Over the last three decades, Filbert has appeared on matchdays at Filbert Street and King Power Stadium - over 1,000 matches - loyally cheering the Foxes on from the sidelines and entertaining the crowd.
On 19 September, 1992, Filbert Fox made his first-ever appearance as the Club’s new mascot. He was introduced to the Filbert Street crowd in the First Division (now Championship) game against Brentford, when he appeared on the pitch with Alan ‘The Birch’ Birchenall and Gary Lineker, who were presenting a cheque for £5,000 to the winner of the Club’s lottery. Filbert was one of the first modern football mascots.
He followed a tradition of earlier Leicester mascots which included boys in schoolcaps with labels hung around their neck naming a favourite player in the 1920s and a gentleman who wore a long white coat and a blue and white top hat carrying a blue and white walking stick.
The tradition of using schoolboys as mascots, dressed in homemade Leicester City kits, continued after the Second World War. A schoolboy mascot was at the 1949 FA Cup Semi-Final. Another, named James Burfoot, was the official mascot in the 1950s.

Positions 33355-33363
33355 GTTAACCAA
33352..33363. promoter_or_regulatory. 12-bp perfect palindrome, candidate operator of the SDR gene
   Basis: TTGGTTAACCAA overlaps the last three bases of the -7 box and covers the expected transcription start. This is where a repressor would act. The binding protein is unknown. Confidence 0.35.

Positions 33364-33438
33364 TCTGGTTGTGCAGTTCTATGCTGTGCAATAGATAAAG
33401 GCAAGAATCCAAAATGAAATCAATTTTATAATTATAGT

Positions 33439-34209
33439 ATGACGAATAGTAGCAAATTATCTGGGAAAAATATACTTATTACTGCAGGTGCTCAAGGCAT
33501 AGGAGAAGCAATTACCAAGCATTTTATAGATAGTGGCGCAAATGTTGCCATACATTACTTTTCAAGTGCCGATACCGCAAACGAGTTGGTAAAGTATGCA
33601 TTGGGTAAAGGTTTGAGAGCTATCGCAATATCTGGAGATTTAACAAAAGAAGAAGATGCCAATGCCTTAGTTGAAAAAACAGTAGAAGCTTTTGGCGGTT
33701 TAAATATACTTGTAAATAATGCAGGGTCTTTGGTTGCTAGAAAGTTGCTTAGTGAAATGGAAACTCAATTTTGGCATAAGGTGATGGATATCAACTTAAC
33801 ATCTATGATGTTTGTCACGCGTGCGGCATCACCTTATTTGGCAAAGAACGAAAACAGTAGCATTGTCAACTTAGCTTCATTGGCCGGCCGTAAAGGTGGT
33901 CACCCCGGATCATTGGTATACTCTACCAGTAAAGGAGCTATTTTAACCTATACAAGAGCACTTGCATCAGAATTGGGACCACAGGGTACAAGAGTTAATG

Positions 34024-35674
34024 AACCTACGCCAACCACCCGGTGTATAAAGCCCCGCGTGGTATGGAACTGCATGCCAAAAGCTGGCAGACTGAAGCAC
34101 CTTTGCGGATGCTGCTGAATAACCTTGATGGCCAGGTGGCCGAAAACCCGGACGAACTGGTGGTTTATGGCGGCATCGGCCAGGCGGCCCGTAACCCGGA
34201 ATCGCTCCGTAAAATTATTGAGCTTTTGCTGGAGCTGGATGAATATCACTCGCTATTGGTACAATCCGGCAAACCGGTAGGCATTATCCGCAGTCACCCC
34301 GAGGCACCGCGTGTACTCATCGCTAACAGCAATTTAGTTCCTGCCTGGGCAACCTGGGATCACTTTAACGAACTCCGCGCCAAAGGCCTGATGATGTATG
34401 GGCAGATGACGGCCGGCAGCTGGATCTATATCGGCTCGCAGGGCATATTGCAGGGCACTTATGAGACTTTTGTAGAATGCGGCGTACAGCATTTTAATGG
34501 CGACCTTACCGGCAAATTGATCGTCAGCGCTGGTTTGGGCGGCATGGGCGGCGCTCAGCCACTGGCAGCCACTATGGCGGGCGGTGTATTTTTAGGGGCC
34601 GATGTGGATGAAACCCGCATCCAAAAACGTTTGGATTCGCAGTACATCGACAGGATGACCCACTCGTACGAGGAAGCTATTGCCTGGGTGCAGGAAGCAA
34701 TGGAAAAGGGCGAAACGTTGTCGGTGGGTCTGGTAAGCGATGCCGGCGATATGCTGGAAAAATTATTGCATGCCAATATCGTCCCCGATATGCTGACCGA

He also wore a homemade kit and rang a miner’s bell which had been painted blue and white.
From 1992, Filbert spent his first season resplendent in the Club’s new all-blue strip, which sported the Club’s new crest, a fox head on a white cinquefoil. This had replaced the running fox crest. The new badge was introduced in Filbert’s first season and was the basis of the present-day crest.
Over the next 30 years, Filbert has been a constant presence on matchdays, cheering on the team from the sidelines and entertaining the crowd with his antics. In the late 1990s, he was accompanied by Vicky Vixen and Cousin Dennis.
He has outlasted 19 managers and hundreds of players. He has made numerous visits to schools and to a whole variety of organisations around the city and county. He has also visited the United States of America, Sweden, India, Belgium, Hong Kong, Denmark and Spain representing the Club. Thirty years after his introduction to the people of Leicester, he is still going from strength to strength.